Whoever controls the top layer of the entire stack of the products should be disclosed, Sypniewich commented. More precisely, he argued that risk should be signaled by the price and yield as in traditional capital markets. “The best disclosure you can make is to price in the risk. And we sort of already have great tools for that; we have insurance protocols. We’ve got Nexus and similar products already. And we should, you know, employ market forces to try to price the risk and then even showing how much it would cost to ensure any given transaction would give an end-user sort an idea of the scale of risk involved. And I feel like you cannot be more direct and clear on the scale of the risk of damage just to name a price for it.”
The panellists unanimously agreed that the key is finding balance between regulation and innovation. If there is too little regulation, people assume too much unknown risk and episodes such as Terra Luna will keep happening. On the other hand, too much regulation can undermine innovation.
“What’s really important as well is that to make sure that there is conversations between regulators, between banks and between some of the DeFi companies within the market, to be able to understand from not just a technology perspective, but also from a financial services perspective,” Martins said.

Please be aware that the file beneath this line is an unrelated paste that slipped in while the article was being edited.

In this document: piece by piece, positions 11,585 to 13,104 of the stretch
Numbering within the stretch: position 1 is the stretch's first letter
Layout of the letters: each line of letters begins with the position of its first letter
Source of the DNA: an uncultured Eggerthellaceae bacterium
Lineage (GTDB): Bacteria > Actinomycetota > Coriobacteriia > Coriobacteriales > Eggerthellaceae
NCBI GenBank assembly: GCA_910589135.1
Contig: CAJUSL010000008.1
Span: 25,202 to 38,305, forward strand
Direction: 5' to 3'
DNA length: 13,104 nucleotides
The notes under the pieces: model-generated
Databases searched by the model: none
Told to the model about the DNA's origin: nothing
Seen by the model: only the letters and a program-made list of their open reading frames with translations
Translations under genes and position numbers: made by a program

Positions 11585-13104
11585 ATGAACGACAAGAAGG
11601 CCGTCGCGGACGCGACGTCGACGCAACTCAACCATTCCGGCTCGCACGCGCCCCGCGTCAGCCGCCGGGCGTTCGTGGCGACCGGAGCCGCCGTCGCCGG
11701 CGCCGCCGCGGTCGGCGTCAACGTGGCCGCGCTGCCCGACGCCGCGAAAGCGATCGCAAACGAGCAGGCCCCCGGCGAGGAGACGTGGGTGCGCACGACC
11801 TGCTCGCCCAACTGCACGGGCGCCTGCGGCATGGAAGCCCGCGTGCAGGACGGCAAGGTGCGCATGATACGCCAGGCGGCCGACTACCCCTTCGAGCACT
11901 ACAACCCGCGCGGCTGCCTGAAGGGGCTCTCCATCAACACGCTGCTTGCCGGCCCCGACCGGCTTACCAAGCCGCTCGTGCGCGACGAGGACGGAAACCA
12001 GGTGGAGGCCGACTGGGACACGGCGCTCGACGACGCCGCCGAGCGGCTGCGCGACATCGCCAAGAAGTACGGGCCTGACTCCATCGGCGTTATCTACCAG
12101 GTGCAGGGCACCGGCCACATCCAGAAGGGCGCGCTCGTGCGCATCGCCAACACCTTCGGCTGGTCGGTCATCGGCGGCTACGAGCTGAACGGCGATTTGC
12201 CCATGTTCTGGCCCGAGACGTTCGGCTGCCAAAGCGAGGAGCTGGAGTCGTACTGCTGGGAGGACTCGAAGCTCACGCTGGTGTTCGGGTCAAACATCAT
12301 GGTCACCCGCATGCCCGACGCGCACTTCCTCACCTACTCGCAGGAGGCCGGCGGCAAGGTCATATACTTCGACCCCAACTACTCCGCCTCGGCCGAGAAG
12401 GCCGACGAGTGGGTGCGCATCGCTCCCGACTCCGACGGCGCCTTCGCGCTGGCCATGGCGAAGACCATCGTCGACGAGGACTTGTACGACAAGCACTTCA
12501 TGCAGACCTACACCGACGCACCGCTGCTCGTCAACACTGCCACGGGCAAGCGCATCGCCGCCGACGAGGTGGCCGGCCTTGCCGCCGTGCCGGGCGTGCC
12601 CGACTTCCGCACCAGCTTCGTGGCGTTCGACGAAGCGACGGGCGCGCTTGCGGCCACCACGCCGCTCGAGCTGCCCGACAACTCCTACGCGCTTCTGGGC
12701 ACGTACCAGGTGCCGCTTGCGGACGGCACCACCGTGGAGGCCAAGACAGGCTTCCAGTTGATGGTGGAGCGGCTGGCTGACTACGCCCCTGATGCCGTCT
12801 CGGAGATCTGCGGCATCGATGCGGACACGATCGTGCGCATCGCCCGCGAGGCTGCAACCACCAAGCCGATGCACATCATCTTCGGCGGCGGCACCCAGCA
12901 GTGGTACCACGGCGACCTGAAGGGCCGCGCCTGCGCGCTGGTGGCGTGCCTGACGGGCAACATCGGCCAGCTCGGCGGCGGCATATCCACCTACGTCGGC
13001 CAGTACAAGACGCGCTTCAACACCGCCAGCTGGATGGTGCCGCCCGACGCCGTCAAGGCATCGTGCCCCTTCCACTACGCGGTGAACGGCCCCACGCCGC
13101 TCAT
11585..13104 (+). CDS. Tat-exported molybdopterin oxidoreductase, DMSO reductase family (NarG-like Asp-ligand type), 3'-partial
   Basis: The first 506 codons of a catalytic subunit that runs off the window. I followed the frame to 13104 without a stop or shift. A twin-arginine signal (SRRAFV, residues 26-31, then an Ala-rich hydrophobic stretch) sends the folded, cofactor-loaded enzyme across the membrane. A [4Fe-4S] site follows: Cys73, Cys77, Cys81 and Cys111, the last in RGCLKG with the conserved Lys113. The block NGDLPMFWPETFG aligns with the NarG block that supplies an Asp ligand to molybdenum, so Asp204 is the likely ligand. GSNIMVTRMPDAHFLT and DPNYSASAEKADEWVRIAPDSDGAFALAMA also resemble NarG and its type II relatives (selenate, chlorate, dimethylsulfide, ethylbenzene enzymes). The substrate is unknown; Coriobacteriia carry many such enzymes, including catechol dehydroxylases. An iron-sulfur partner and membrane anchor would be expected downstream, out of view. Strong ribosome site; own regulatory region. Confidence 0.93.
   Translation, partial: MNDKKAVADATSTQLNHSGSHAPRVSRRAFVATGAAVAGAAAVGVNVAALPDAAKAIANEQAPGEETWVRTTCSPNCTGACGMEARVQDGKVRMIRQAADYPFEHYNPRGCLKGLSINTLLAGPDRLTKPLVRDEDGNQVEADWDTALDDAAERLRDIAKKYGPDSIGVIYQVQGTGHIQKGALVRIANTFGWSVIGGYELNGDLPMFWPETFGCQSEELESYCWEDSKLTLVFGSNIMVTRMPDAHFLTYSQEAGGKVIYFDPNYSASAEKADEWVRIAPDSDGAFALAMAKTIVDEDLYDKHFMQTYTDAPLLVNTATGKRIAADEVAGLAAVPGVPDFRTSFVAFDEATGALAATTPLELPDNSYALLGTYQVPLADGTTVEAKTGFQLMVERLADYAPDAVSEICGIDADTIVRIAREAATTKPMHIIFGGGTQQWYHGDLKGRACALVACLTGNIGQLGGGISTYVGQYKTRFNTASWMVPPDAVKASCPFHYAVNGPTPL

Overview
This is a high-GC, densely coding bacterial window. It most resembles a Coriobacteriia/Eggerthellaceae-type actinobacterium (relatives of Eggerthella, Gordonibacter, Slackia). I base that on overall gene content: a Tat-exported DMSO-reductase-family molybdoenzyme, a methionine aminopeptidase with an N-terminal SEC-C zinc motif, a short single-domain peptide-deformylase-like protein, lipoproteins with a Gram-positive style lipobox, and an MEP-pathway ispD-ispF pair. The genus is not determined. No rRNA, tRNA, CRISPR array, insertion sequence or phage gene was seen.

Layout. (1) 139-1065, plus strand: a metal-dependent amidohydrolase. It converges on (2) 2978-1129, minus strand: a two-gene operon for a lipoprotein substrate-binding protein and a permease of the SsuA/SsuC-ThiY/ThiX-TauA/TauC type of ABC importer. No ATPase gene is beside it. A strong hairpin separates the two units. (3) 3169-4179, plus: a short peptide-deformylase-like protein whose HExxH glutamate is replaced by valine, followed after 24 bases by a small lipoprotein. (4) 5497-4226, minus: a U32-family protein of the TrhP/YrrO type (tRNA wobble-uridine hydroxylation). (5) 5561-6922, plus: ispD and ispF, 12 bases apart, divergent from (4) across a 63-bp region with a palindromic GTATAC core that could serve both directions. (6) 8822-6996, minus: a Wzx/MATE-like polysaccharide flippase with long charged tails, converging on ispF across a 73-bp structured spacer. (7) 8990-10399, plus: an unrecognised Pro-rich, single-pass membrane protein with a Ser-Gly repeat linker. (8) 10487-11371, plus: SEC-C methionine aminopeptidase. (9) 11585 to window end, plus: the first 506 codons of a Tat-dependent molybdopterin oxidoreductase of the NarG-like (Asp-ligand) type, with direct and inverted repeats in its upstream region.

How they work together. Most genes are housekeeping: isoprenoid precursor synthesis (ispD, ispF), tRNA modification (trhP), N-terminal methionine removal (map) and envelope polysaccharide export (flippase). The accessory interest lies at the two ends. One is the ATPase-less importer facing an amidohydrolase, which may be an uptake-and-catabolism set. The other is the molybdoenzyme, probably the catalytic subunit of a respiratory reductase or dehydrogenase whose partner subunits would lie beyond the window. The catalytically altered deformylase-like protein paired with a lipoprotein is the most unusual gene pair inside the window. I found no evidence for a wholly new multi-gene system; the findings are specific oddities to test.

She shared how she perceives the different phases of regulating a new technology. First, it is easy to regulate those technologies where the existing processes are simply digitised. Afterwards, regulators should start thinking about the long-term implications of new technologies and new business models that these technologies might entail. This might mean that we should completely rethink KYC and AML processes, for example.
However, as long as regulators do not have a fundamental and through understanding of decentralised markets, enacting proper regulations will remain a challenge. “If the regulators would give us a blacklist, we would be very happy to adhere to those regulations in general,” Patel said. “But currently they’re still exploring what is happening on the blockchain, they don’t even know about a lot of the basics – of how to regulate this industry in general.”
The solution, Sypniewich concluded, is self-regulation. “We should look at payment networks like Visa and MasterCard, which are in itself, self-regulated to an extent that makes a lot of regulators comfortable enough. They’re very loosely regulated in many jurisdictions, and this lets Visa and Mastercard push innovations forward. That’s led to them winning the trust of regulators and having the space and sandbox to innovate, and, at the same time, not be in a constant struggle to loosen up regulation in areas where maybe it’s not necessarily needed.”
“And so self-regulation is the answer and we shouldn’t wait to see what will happen. We should take active steps and this is in our best interests as the crypto industry.”
Critics can, of course, object that self-regulation has not proved to be an effective solution to control decentralised markets so far. However, enforcing appropriate regulation is itself – just like decentralised markets –an evolutionary rather than a revolutionary process.
Author: Benjamin Jenei
#Money2020EU #HSBC #DeFi #Crypto #Regulation